Rebecca: One of the ideas that you brought up in your article was this idea of sites of practice, which I really latched on to. Because it moved away from thinking about an institution as something that’s just completely not touchable to something that we help create and participate in and help evolve. So can you talk a little bit about what you mean by sites of practice?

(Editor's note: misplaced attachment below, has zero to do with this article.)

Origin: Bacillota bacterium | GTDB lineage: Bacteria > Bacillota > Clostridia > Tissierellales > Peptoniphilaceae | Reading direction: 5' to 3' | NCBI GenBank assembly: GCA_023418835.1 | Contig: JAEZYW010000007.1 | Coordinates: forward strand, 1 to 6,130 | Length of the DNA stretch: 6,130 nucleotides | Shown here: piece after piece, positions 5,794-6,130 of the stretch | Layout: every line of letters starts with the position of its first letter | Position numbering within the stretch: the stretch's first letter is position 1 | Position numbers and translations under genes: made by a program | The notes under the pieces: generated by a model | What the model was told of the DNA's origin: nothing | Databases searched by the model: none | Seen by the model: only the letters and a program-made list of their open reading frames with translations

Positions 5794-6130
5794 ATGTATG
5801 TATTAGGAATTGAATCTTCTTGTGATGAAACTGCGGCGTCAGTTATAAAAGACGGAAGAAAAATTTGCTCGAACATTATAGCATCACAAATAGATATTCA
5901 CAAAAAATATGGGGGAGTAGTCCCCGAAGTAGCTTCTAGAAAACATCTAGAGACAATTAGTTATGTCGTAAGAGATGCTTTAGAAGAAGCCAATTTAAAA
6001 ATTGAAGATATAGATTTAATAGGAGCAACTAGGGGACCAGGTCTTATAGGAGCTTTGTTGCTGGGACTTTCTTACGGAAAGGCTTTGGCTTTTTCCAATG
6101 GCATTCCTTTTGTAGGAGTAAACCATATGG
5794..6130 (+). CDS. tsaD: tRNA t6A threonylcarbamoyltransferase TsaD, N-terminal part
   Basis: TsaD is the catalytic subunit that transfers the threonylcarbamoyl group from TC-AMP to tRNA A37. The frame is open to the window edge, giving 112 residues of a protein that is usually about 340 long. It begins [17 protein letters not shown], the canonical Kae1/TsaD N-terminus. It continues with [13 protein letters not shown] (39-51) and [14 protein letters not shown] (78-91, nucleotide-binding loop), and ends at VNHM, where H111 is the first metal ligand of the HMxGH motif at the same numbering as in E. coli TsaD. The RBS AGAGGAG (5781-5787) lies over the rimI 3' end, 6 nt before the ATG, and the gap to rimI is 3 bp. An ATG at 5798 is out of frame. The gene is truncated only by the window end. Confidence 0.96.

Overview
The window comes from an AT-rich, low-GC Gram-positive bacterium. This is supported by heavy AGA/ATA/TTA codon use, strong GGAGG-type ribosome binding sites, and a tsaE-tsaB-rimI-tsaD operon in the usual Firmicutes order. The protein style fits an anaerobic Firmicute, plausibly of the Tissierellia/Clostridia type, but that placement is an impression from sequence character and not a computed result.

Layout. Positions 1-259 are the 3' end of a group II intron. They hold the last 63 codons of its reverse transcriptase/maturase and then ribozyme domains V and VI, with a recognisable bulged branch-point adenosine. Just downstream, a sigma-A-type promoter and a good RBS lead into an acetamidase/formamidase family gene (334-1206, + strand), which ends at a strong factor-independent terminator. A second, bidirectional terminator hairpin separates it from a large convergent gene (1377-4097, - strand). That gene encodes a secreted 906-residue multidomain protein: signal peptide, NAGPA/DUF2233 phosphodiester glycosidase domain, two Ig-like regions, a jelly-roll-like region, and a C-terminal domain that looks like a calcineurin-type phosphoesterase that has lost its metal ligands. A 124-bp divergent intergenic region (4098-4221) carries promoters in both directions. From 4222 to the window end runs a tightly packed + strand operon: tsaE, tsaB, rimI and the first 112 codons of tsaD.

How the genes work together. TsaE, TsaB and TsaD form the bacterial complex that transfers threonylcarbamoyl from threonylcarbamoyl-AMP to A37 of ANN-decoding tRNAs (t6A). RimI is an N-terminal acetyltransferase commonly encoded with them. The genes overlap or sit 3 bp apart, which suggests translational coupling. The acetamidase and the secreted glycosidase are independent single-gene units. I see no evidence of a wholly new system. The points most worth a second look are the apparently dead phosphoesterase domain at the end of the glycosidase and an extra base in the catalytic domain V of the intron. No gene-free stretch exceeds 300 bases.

Robin: Yeah, and Lord knows, I often feel like my own institution is untouchable, and I direct faculty development, so to a certain degree, I have a fairly significant administrative job. But I still often feel like it doesn’t matter what I do, the institution is a behemoth that is fully disconnected from anything I do on the ground. That may actually be the case. But I’m trying to think of a new model for defining institutions that come less from some nebulous stratosphere, or some board of trustees or administrative board. And instead, to think, this actually comes from some of my work in English in the early days with critical theory, and God knows, probably even some critical race theory. So feel free to just shut me down now, just cancel me right now. But I think that it’s in the practice, it’s in the being and the doing that we actually create the shape of who we are as an institution. And sometimes you can see this because you’ll, for example, look at some web PR, or hear a tour guide for your institution and realize, like, “Gosh, that really doesn’t, doesn’t seem to be what we really are.” So you can recognize that the thing you really are is a thing and you know it and you know it because you’re working in it. And I guess the hope I have is that, if we can get faculty and staff to talk more in a meta way, or intentionally, actually, about the practices that we’re using, and how we think they set the tone for who we are as an institution, that will be the institution, like it or not. Nobody has the power to make the institution what it isn’t. And so if through the work, if you can make the work visible, and you can talk about the work in intelligent ways, I think that does have the ability to shape what the institution is actually capable of. I think one of the larger problems, though, is like, except maybe in, like, committee work. In general, we don’t have these conversations as academics, and we’re very content focused, and we’re very focused on our majors, perhaps. And then I think staff have an even harder problem, which is they are generally really required to stay in their swim lanes, they don’t enjoy the freedom to ask questions about how their daily work and their tasks could be shifted to create a different shape. They’re just sort of told, “Here’s what needs to be accomplished.” And I think we’re really kind of failing to get the impact that we could be getting out of our public institutions by not letting faculty and staff have more conversations about how their daily work could do more for how the institution serves its publics.